Bottlenose Dolphin Skincare
Captain Cathy Eagle
Indo Pacific bottlenose dolphins practice a very thorough skin routine which involves a lot of coral mucus. The dolphins rub their bodies against certain types of corals and sponges that are believed to have medicinal benefits. The three invertebrates that the dolphins seem to be drawn to are toadstool leather coral, gorgonian coral, and sea sponge.
Seventeen bioactive compounds produced by these corals and sponges have been identified by scientists. These compounds include antibacterial substances and antioxidants as well as hormone-like compounds that might help maintain skin hydration and elasticity. Some of the corals produce small amounts of toxic compounds that may help to kill parasites that live on the skin’s surface.
Sometimes the dolphins take the corals into their mouths and shake their heads to make a brightly colored substance fly out. It forms a cloud around the dolphin and then the dolphin swims through the cloud like someone using a perfume spritz. By regularly coating their silver-gray bodies with these compounds the dolphins may prevent and treat skin infections as well as generally maintaining their skin microbiomes or the community of microorganisms that live on their flesh.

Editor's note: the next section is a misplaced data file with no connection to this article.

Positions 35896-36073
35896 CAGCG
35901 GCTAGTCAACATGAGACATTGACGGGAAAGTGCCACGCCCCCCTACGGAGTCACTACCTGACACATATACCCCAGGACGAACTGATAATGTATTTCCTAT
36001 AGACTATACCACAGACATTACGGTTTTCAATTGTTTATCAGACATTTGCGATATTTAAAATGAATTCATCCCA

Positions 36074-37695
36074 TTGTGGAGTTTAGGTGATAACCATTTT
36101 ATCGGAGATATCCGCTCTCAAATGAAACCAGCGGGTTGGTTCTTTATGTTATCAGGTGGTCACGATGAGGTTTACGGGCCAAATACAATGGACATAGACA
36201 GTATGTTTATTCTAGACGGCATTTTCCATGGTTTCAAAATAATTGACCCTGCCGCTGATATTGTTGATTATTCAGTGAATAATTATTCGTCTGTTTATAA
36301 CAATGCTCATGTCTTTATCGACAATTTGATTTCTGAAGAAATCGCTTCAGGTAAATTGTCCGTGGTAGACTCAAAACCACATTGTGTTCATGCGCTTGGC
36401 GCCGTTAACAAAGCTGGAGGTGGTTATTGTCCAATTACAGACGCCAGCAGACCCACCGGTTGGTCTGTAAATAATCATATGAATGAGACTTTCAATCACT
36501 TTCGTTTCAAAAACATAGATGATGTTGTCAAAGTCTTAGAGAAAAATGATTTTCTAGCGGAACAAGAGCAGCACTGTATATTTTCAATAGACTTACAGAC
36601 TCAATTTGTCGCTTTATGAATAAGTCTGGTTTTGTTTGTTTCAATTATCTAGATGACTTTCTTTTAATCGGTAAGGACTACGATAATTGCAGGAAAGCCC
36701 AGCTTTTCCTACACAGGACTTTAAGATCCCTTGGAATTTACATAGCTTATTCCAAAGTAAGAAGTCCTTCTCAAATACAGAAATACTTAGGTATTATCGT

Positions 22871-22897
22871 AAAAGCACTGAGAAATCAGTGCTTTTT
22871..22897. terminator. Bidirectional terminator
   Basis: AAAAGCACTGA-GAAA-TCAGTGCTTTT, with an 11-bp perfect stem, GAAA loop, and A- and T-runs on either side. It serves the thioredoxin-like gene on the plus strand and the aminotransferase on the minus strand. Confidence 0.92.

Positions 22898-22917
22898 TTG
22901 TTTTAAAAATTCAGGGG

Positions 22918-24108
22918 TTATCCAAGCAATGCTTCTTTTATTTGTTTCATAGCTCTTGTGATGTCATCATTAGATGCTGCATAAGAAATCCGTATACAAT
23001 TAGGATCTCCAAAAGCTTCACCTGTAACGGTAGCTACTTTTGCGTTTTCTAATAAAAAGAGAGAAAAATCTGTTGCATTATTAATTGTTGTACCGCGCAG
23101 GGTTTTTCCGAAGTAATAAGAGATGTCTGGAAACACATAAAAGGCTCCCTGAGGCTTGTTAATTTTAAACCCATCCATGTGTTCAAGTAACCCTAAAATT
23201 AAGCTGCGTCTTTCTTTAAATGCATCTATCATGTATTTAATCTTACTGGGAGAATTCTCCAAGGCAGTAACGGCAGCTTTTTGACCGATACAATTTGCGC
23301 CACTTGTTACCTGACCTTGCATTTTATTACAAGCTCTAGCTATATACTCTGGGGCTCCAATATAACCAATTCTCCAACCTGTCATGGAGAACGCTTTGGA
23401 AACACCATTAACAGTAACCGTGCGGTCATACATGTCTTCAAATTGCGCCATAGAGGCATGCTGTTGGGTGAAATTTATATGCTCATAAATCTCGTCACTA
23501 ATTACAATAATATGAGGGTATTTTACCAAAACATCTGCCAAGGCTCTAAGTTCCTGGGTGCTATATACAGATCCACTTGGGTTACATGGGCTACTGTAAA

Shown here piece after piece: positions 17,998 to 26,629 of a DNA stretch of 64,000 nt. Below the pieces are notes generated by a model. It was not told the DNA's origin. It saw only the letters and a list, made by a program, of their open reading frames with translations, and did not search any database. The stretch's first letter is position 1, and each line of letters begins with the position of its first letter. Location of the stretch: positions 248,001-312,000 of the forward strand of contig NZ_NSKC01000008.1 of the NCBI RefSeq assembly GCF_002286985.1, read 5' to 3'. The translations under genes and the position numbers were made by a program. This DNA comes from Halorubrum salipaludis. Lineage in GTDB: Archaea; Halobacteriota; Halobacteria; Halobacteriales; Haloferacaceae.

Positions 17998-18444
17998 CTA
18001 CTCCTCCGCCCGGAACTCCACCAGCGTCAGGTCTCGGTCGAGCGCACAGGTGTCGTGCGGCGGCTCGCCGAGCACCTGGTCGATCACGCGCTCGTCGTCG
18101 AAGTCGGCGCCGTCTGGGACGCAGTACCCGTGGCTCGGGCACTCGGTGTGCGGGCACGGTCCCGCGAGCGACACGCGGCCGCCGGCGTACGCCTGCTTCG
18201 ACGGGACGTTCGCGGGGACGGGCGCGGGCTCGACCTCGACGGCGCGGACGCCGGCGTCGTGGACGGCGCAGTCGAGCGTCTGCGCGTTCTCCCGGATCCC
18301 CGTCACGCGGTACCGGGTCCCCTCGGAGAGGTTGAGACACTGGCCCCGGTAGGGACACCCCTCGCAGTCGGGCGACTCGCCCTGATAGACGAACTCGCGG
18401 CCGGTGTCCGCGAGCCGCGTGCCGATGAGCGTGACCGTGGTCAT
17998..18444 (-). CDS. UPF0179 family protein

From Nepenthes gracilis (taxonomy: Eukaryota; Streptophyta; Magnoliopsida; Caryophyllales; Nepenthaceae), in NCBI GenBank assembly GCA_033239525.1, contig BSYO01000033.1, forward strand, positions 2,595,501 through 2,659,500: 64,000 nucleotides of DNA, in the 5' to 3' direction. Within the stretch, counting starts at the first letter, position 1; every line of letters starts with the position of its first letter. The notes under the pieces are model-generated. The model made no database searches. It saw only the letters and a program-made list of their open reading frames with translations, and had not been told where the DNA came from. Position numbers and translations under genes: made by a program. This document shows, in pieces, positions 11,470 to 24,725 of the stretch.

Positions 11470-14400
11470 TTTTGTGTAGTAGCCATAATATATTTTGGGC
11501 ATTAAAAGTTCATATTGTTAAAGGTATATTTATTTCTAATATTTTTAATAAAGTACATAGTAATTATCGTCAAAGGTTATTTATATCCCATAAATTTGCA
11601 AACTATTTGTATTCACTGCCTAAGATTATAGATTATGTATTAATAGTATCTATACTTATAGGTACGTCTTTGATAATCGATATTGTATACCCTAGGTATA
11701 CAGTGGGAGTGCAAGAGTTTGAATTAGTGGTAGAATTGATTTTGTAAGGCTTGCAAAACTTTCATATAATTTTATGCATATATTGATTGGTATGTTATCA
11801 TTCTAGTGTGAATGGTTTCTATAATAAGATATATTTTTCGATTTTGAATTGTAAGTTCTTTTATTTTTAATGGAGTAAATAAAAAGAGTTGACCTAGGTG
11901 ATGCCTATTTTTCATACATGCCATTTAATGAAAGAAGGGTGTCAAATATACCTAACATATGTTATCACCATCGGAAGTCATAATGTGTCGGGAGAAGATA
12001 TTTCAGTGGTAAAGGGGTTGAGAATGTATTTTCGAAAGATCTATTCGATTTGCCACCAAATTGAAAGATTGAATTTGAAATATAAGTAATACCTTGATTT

Dolphins even line up and take turns with this skincare behavior. Entire groups of dolphins locate the coral or sponge and then line up and patiently wait their turn to swim over it. As the dolphins pushed or brushed against them, some corals would secrete mucus that would stick to their skin. Dolphins apparently teach this behavior to their young. Interestingly, scientists observed dolphins performing these skincare rituals after waking from a nap.
There are three main areas of coral reefs in Florida. They are the Florida Keys, the southeastern coast from northern Monroe County to Palm Beach County, and the Florida Middle Grounds in the eastern Gulf of Mexico, south of Apalachicola and northwest of Tarpon Springs. Southwest Florida is not known for coral reefs but dolphins find other ways to exfoliate their skin such as riding in the wakes of boats, brushing up along the sandy seafloor, and rubbing up against seawalls.
Capt. Cathy Eagle